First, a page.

We’re not cannibals. Cannibals boil people alive in cauldrons. I prefer to think of ourselves as evolved eaters.
We last left the Castaways gaping at the flotsam of the Brine Demon. Jask Derindi had been dragged off by the cannibal Thrunefangs. All that remained was Hesediel, the hatchling dimorphodon Sasha was caring for, who poked his tiny head up from under a mat of kelp. Kor’lec scooped the squawking reptavian into the pocket of his cloak. The creature seemed content to be among familiar scents.
A few more minutes’ investigation revealed that the cannibals struck between six and twelve hours prior to the adventurer’s arrival. Hoping the time-frame was in their favor, the heroes backtracked inland in the hopes of catching Jask’s kidnappers before they made it back to their camp.
As fate would have it, Jask’s would-be rescuers encountered several delays. After pausing to ready themselves for travel during the grueling mid-day hours, a pounding thunderstorm blasted their enemies’ trail and forced the heroes to move with more caution than they would have otherwise. The party soldiered on through a rain that only just died down a dull drizzle an hour before dusk.
Once again on the south beach of the Shiv’s sickle-shaped lagoon, the explorers reached the road inland. They still had many miles to go southward to the abandoned lighthouse where the Thrunefangs lived. The Castaways opted this time to take the byroad through the valley they once avoided in fear of ambush, but remained vigilant for the snare traps they knew their enemies employed. Kishtari voiced her concerns that Nemanji hadn’t caught up to them yet, but the companions had to trust the tiefling savage was in less a fix than poor Jask. With nightfall approaching, the group hoped for the kindly old preacher’s sake that either the Thrunefangs ate dinner late, or that he was bait for a trap. That the best-case-scenario was that the Castaways were walking into a trap was just how bad things were.
The kidnappers’ footprints led west off the path after the heroes emerged from the canyon. It followed a slight, low tunnel through the bush that would have been invisible to any but Kor’lec’s keen elven eyes. Taking this trail forced the heroes to crouch at times, an impediment that clearly favored yet another of the island’s damnable menaces – a trio of Shiv dragons had caught the travelers’ scent and were closing in fast. Working together, Kor’lec pinged the large lizards’ location allowing Kishtari to psionically tranquilize all three.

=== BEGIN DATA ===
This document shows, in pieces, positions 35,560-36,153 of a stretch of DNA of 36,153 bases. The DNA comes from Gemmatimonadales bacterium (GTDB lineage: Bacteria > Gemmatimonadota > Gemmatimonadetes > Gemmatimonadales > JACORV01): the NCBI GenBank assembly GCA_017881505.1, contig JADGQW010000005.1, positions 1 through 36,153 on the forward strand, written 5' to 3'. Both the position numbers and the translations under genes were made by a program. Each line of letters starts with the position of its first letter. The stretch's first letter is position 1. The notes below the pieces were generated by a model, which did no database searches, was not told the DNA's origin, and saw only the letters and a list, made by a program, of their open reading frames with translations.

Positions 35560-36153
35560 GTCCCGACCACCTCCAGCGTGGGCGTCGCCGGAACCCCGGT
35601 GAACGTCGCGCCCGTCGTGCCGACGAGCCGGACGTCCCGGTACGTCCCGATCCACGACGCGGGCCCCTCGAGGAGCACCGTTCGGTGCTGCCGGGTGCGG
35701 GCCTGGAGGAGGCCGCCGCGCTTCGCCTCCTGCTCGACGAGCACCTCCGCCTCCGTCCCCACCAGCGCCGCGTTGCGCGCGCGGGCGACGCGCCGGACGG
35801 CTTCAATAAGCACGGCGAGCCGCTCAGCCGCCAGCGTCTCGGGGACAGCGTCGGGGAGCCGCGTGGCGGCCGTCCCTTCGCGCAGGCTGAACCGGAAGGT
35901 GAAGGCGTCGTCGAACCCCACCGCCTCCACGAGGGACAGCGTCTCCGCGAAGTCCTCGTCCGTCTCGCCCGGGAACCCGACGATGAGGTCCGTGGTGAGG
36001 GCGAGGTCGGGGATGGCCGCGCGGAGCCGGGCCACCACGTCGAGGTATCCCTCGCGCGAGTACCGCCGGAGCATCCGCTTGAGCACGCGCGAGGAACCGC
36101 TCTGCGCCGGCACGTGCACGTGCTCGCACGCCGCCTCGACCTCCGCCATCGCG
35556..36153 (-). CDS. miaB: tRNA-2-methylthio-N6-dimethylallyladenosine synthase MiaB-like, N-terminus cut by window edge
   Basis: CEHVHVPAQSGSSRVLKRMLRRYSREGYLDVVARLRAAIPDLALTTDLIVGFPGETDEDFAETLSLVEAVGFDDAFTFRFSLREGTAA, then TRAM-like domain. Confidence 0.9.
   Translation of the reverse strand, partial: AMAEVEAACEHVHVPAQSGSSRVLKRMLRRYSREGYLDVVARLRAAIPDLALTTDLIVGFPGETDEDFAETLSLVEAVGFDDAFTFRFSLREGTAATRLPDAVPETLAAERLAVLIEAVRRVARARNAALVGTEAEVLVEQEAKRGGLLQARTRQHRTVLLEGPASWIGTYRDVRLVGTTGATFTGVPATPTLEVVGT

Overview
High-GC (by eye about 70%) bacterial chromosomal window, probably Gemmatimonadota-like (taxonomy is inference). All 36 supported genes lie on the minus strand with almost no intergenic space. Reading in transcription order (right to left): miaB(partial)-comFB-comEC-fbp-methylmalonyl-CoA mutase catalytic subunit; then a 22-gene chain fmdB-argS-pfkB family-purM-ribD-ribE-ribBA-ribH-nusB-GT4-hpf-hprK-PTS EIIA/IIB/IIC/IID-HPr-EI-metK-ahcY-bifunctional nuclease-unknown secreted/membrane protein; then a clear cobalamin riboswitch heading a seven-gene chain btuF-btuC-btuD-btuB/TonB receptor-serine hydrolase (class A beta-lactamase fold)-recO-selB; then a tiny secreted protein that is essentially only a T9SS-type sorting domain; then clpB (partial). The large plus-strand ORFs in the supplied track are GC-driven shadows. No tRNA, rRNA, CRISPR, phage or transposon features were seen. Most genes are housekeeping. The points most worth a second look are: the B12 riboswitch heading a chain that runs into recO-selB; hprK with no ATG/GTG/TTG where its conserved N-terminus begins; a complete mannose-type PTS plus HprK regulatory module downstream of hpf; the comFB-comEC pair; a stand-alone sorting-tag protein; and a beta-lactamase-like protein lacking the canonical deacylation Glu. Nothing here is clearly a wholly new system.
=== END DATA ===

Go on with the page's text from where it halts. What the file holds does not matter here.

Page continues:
On a Certain Creek Without a Paddle
Leaving the lizards to dream of easier prey, the heroes pressed ahead. The sidetrack eventually emerged at the lip of a vale overlooking a stream made swift by the afternoon rain. Though it was shallow enough to see the rocks that the rapids flowed over, it was no less treacherous on account of its speed. A few ropes tied to a post on the party’s side dangled down to the riverbank, the remains of a crude rope bridge cut by the Thrunefangs to discourage pursuit.
Monica thought to bypass the ravine in the traditional way of her adventuring archaeologist idols, by casting her whip into the canopy and swinging across. While her achievements as a novice already outstripped many of the explorers she’d read about, Monica wasn’t quite ready for the weekly pennibloods – she missed fantastically. But Dornas leapt right after her and midair tackled his Taldan countrywoman before her promising career ended on the rocks below. The magus’s levitation hex allowed the two to glide to the opposite riverbank with but a few bumps and bruises. This, however, left the party split, with Kish and Kor’lec up on the opposite shoulder of the vale. And that’s when the druid had a notion so harebrained it had to work.
Using the shovel he inexplicably carried at all times, Kor’lec uprooted a tree into the ravine. It landed in the rapids with a sploosh. The half-elf shouted down to his human companions to anchor it while he and Kish descended the disabled rope bridge to the river. The party would make up for lost time by riding the log!
The whole thing worked better than it sounds written down. There were protests, and yes, Kish accurately predicted she would eventually lose hold and require saving. But Dornas once again rose to the rescue of the frailer sex, casting a rope out to the telepath and reeling her back to the kinda-sorta raft. For as rough a ride it was, the tree was well chosen as a mode of transport, and the riders’ inability to steer it only became an issue after a good hour or so cruising.
Then the inevitable waterfall loomed ahead. If the river were any deeper at that point, they all would have gone over with the log. But the adventurers’ feet touched ground, and with some painstaking maneuvering and patience, the foursome managed to tiptoe their way to the water’s edge.
Tower of the Cannibals
Whilst traveling the road from the nadir of the falls, the Castaways found themselves approximately a mile and a half from the derelict lighthouse. The cannibals’ camp surrounding the tower occupied a peninsular point and was flanked on either side by a steep and sizable drop-off into the churning swells of Desperation Bay. Worse for Jask’s would-be rescuers, the vegetation on this part of the island was sparse at best, and provided little cover.
The sun’s fading light combined with the smoke blowing down from the Thrunefangs’ fires, casting the scene in a red haze and deepening shadows. Beating drums and harsh voices likewise carried from the south. Here, at least, the Thrunefangs had no caution – no fear. The Jenivere’s survivors were firmly in the enemies’ backyard.
Despite every attempt to stick to the bush at the south side of the road, the concealment it afforded became less reliable as the cannibal’s tower loomed closer. It was not known how far the Sargavan colonists who occupied the site generations ago got along on its construction, but if any of the current tenants were keeping watch from the old lighthouse, the heroes would be spotted for sure.